Dane responds to FIA president’s V8 comments

Triple Eight Race Engineering director Roland Dane

Triple Eight Race Engineering director Roland Dane

Leading V8 Supercar team owner Roland Dane has responded to comments made by FIA president Jean Todt this week regarding the international credentials of the series and its future position in world motorsport.

Todt, in Australia for next weekend’s Australian Grand Prix, inferred that V8 Supercars should be careful with its international expansion plans, referring to it as a “national” category despite it having approval by the FIA to conduct a maximum of six international events outside Australia.

While V8 Supercars would like to fill its international quota in coming years, it has clearly indicated it has no plans for “world domination”.

The TeamVodafone Commodores of Jamie Whincup and Craig Lowndes

The TeamVodafone Commodores of Jamie Whincup and Craig Lowndes

Dane, Triple Eight Race Engineering director, told Speedcafe.com that Todt’s comprehensive responsibilities at the FIA mean he’s unlikely to be fully across the current position of V8 Supercars.

“When you’ve got someone who is as busy as Jean Todt promoting road safety around the world, and actively doing that and doing a good job, he’s probably not going to know any details of all of the motorsport categories in the world,” said Dane.

“Clearly, the World Championships are the ones that the FIA run, so he might not necessary know much at this level about what else goes on.

“Clearly, we are listed as an international series.

“If you live in Europe, then you are probably going to be a bit ‘Eurocentric’ about the way you think about sporting categories.

“The fact is that a lot of the world doesn’t live in Europe. People in the United States likely haven’t even heard of BTCC or the World Touring Car Championship.

“In this part of the world, we’ve got a very high profile – a much higher profile in our own population, compared to the BTCC in the UK or WTCC has anywhere.

“In terms of an international championship, we are nowhere near the scale compared to DTM, which runs 10 race events a year, and four of them are off German soil.

“In percentage terms, that means 40 percent of their races are outside its home borders.

“Japan’s GT class, they’ve run one round overseas at Malaysia. They’ve done that for ages.

“We’re hardly doing anything new, so for Jean Todt to say that “we should look at what those championships are doing,” as a matter of fact, we are looking at what they are doing.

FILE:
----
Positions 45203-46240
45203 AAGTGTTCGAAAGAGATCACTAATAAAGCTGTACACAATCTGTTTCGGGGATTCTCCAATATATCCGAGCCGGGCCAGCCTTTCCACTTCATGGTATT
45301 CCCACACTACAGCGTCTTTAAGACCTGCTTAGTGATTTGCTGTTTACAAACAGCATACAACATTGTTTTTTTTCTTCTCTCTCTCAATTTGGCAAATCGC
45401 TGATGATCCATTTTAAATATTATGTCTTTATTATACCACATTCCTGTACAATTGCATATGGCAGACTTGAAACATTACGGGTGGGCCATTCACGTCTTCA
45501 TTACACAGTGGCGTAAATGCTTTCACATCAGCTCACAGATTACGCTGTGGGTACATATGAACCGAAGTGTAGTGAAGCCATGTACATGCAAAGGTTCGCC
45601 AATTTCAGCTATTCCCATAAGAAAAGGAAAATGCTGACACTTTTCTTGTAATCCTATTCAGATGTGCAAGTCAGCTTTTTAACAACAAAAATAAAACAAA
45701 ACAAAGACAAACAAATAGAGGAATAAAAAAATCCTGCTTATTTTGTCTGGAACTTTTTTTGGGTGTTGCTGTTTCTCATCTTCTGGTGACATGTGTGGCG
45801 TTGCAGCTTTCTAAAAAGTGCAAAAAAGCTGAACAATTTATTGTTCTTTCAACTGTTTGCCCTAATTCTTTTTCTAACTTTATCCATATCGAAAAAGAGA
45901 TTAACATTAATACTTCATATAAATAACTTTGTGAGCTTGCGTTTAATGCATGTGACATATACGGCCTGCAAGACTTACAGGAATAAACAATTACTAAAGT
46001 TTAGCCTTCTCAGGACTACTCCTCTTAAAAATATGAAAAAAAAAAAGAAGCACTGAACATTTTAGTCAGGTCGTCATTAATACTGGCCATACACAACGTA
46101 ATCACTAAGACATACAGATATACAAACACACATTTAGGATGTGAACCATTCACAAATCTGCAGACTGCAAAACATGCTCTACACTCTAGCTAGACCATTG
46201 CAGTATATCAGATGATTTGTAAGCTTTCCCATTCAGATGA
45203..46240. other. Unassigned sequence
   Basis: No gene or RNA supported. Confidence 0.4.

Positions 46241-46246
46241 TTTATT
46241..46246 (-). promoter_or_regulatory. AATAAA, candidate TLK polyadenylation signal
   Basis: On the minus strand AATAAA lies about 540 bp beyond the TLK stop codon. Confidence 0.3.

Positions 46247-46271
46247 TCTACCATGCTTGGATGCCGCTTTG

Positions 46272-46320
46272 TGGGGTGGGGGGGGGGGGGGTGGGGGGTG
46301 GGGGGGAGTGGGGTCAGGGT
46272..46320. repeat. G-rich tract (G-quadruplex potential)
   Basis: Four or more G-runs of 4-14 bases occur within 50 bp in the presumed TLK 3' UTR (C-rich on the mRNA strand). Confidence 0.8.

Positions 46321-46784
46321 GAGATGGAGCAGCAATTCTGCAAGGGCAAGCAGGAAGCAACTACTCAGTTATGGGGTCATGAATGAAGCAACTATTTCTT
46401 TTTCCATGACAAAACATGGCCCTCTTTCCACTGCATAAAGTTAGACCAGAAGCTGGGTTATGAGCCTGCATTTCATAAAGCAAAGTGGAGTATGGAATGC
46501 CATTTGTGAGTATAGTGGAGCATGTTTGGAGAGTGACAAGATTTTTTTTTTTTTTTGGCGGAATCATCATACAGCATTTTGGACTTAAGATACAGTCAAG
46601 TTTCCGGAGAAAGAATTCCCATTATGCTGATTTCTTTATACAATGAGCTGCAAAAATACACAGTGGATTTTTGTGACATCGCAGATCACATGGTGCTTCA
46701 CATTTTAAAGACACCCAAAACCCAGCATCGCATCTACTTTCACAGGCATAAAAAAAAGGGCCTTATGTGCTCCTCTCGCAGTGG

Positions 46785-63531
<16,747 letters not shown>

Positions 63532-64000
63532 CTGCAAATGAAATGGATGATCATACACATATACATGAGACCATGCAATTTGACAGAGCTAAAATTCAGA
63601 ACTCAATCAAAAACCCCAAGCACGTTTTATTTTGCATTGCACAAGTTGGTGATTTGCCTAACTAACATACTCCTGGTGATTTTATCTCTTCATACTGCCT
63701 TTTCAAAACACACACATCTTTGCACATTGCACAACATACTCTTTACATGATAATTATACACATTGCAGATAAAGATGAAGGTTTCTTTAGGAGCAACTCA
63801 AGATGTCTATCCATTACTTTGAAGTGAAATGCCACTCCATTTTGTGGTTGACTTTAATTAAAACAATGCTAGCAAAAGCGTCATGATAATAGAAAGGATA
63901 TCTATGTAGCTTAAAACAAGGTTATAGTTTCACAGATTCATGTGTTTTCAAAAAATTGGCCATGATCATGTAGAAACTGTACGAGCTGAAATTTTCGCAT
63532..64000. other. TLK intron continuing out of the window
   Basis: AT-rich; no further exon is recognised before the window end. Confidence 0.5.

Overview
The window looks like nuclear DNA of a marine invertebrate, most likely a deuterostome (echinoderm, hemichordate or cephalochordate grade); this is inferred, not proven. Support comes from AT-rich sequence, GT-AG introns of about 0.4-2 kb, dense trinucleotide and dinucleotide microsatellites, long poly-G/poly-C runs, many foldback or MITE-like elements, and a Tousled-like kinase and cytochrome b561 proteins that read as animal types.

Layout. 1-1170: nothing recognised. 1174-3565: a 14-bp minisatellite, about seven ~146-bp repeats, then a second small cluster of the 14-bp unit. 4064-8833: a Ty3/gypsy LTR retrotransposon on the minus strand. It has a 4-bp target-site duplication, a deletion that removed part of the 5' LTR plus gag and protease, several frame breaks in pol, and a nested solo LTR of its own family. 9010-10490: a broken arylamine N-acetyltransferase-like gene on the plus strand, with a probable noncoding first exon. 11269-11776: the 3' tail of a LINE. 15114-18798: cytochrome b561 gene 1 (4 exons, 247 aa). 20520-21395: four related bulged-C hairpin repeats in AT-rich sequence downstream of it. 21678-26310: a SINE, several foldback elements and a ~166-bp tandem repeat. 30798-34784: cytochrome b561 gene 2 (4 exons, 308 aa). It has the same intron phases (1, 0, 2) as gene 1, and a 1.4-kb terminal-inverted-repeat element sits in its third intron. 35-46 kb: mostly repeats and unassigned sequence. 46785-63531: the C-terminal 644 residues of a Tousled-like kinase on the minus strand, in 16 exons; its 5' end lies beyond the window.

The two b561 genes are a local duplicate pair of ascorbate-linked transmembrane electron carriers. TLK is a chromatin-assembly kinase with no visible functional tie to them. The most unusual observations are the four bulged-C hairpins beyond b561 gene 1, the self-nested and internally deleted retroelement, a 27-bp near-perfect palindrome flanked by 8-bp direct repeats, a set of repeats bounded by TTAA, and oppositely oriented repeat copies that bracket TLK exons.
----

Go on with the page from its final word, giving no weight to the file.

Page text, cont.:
“We are seeing the success that the DTM has had going beyond its borders and we’re looking at doing the same.”

Dane also defended V8 Supercars’ environmental credentials – pointing to its use of 85 percent ethanol fuel as proof of its position.

“There needs to be an appreciation of our environmental awareness within V8 Supercars,” Dane said.

“Our championship has run now for over two years on E85. It’s a fuel that is not relevant in Europe, and in any case, they don’t really have the space that we have here in Australia to produce sugar. All that we use to race on is waste product – it’s not even made directly from the sugar cane itself.

“I would hope that Jean Todt would have higher awareness of contribution in our own corner of the world to creating a more environmentally sound category for future motor racing.

“We are increasingly looking at how we can encompass different initiatives to embrace the message of environmental awareness going forward.

“We’ve got various ideas that we are planning to roll out on that on a continual basis. We’re never going to place our heads in the sand.”

Under Todt’s leadership, the FIA’s three biggest championships – the Formula One World Championship, the World Rally Championship and the World Touring Car Championship – are all set to run 1.6-litre turbocharged engines by 2013.

While V8 Supercars plan to continue its 5.0-litre format when its own ‘Car of the Future’ comes online in 2013, Dane says this is a reflection of the category’s roots and spectator demands.

“In Australia, people like cars with decent sized engines, as well as Asia, the Middle East and the United States,” said Dane.

“The two places in the world where they like cars with little engines are in Europe and Japan.

“Everywhere else, given the choice, has a big engine.

“Part of our game here is to try and make sure that we encompass that and the expectations of the fans, while having an environmentally friendly policy overall. Our ethanol fuel is a major part of that policy.

“NASCAR is slapping itself on the back for going to E15 – we’re on 15 percent unleaded petrol and 85 percent ethanol.

“We’ve made the big step and I hope that Jean Todt can understand that and that we are making positive contributions to the environment.”

CLICK HERE to see Todt’s original comments on Speedcafe.com.

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